A Love Story 2 Decades In the Making

Tammy Boyd & Kim Franklin | Louisville, KY

Editors' Note: On November 6, 2014, the U.S. Court of Appeals for the 6th Circuit ruled against the freedom to marry, reversing a lower court ruling in a federal case that declared it unconstitutional to deny the freedom to marry to same-sex couples. Now, this couple is speaking out about why marriage matters in their state and nationwide, committed to continuing the fight.

“Someday lady you’ll accompany me.” 

That’s the lyric – from the 1980 Bob Seger song – that ran through Kim Franklin’s mind every time she ran into Tammy Boyd in the small town of Simpsonville, KY. She and Tammy both grew up on family farms in Kentucky, and they had been friendly with the same groups of people for years.

“In the early 80s, I was working in Simponville and would sometimes visit the local store, where Tammy worked,” Kim said. “She was the most beautiful person that I had ever seen – but we were both girls, so I just admired her from afar, and in my mind. It was the 80s, and we lived in a rural community.” 

But again and again, Kim would cross paths with Tammy, and years later – in 2007 – they connected and really took the time to catch up after more than two decades of casual friendship. 

“I was going to go over to see her, and I had made up my mind that when I did, I was going to have that song playing – ‘Someday lady you’ll accompany me’ – and I was going to tell her that I had been thinking about her for the past 20 years.”

"My head was spinning and my heart was exploding – but we were on our way to a life together."

But before Kim could play the song and share her feelings, Tammy gave Kim a letter.

“I decided to read the letter before I told her how I felt, and it gave me a glimpse of hope that maybe we both felt the same way,” Kim said. “It turned out that after a long talk, we discovered that we both had felt the same way since the early 80s. My head was spinning and my heart was exploding – but we were on our way to a life together.”

“As time went on, we continued talking and talking,” Tammy added. “I simply fell head over heels in love with this woman. I could barely look at her – could not make eye contact with this woman that I wanted to spend the rest of my life with.”

Of course, both women got over their butterflies, and their love blossomed more and more each day.

On July 15, 2010, they traveled from Kentucky to Connecticut to get married, which they did in a beautiful beachfront ceremony.

“When she started walking toward me, I felt like I was going to pass out,” Kim said. “I started crying, because all of my dreams were coming true: The most beautiful person in the world was walking toward me.”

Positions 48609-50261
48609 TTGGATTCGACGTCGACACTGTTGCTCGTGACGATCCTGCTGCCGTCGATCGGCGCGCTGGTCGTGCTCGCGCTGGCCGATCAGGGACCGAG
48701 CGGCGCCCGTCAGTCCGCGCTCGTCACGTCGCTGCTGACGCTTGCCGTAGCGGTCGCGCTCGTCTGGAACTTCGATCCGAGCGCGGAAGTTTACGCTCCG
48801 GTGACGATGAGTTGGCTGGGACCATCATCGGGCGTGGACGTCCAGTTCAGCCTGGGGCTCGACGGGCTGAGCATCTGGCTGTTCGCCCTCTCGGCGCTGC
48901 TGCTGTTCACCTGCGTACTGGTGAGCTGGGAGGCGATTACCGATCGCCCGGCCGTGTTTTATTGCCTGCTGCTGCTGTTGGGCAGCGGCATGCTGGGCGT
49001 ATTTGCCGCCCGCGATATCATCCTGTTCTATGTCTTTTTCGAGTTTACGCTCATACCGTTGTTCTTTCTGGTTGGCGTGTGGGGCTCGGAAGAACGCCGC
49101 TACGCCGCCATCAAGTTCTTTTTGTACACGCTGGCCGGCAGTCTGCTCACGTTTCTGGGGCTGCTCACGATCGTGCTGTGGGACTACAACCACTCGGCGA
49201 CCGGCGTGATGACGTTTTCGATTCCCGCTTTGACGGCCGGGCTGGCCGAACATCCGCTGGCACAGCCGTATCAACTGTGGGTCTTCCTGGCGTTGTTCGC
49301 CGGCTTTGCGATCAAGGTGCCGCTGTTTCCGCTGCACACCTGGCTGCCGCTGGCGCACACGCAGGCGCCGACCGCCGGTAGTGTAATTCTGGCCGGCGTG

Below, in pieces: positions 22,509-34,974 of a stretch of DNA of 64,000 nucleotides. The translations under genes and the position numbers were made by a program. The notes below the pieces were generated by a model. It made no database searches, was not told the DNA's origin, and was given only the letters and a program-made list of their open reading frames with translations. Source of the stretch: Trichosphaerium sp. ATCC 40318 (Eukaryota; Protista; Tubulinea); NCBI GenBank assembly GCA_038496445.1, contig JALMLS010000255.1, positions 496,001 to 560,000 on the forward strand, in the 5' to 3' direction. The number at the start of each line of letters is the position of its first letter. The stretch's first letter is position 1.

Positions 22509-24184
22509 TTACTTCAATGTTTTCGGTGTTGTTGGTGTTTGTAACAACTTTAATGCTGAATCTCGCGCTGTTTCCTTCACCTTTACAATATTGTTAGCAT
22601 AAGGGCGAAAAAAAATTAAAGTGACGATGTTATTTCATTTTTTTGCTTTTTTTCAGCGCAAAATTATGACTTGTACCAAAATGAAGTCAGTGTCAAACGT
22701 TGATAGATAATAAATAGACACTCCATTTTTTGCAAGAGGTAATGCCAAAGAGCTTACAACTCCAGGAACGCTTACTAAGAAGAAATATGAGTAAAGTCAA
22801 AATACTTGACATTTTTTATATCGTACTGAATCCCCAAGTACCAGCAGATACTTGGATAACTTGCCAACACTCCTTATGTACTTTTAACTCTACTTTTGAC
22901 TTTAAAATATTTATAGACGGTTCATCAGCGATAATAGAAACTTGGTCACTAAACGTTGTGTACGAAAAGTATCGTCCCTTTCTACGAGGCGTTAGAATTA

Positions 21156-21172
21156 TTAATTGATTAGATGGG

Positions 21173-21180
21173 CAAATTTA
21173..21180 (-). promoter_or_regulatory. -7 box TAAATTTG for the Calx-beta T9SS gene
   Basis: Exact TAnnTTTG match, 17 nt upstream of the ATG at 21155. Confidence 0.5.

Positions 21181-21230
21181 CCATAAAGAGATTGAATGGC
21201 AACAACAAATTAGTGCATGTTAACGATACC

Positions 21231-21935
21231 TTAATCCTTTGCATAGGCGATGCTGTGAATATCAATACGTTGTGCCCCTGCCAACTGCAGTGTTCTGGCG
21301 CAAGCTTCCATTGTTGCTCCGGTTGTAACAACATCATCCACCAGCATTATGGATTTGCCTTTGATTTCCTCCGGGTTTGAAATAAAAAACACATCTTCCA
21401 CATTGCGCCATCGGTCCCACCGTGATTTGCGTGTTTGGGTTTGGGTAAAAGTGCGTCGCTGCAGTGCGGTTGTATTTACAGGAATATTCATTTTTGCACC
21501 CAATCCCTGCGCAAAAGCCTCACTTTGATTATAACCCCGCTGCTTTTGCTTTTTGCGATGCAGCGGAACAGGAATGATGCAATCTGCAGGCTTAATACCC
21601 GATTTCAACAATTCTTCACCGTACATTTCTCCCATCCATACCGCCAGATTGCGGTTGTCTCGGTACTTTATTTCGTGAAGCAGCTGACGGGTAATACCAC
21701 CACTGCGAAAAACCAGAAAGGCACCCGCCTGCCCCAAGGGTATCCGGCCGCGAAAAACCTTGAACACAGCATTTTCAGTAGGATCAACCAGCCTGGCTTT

“Our eyes locked and we were making history – our history,” Tammy said. “We stood hand in hand and exchanged vows that we had written but kept secret from each other. I was marrying the love I had been waiting for all my life.” 

"We are taking this journey of marriage for all Kentuckians, and I could not be more proud."

Now, Tammy and Kim are one of four couples working hard to stand up for that love and commitment right in their home state of Kentucky – the state where so much of their history together is based. They’re plaintiffs in Bourke v. Beshear, the federal marriage case that received a ruling last February in favor of the freedom to marry, deciding that Kentucky must respect the marriages of same-sex couples legally performed in other states. The case was brought by private firm Fauver Law Office led by primary attorneys Shannon Fauver and Dawn Elliott.  Clay Daniel Walton & Adams attorneys Dan Canon, Laura Landenwich and L. Joe Dunman are also involved in the suit. 

In August, the women went before the U.S. Court of Appeals for the 6th Circuit to stand up for their marriage on August 6, when their case will be heard alongside five others (from MI, OH, and TN, plus a related Kentucky case brought by the same team that extends the freedom to marry to same-sex couples right in the Bluegrass State). Although the court ruled on the wrong side of history, reversing lower court rulings, on November 6, the couple has not given up the fight.

They’re excited to be a part of this history – and through it all, they’re thrilled that they’re able to accompany each other.

“We are taking this journey of marriage for all Kentuckians, and I could not be more proud,” Tammy said. “May God see all things wonderful in this lifetime – and may all things happen the way it was meant to be: In love.”

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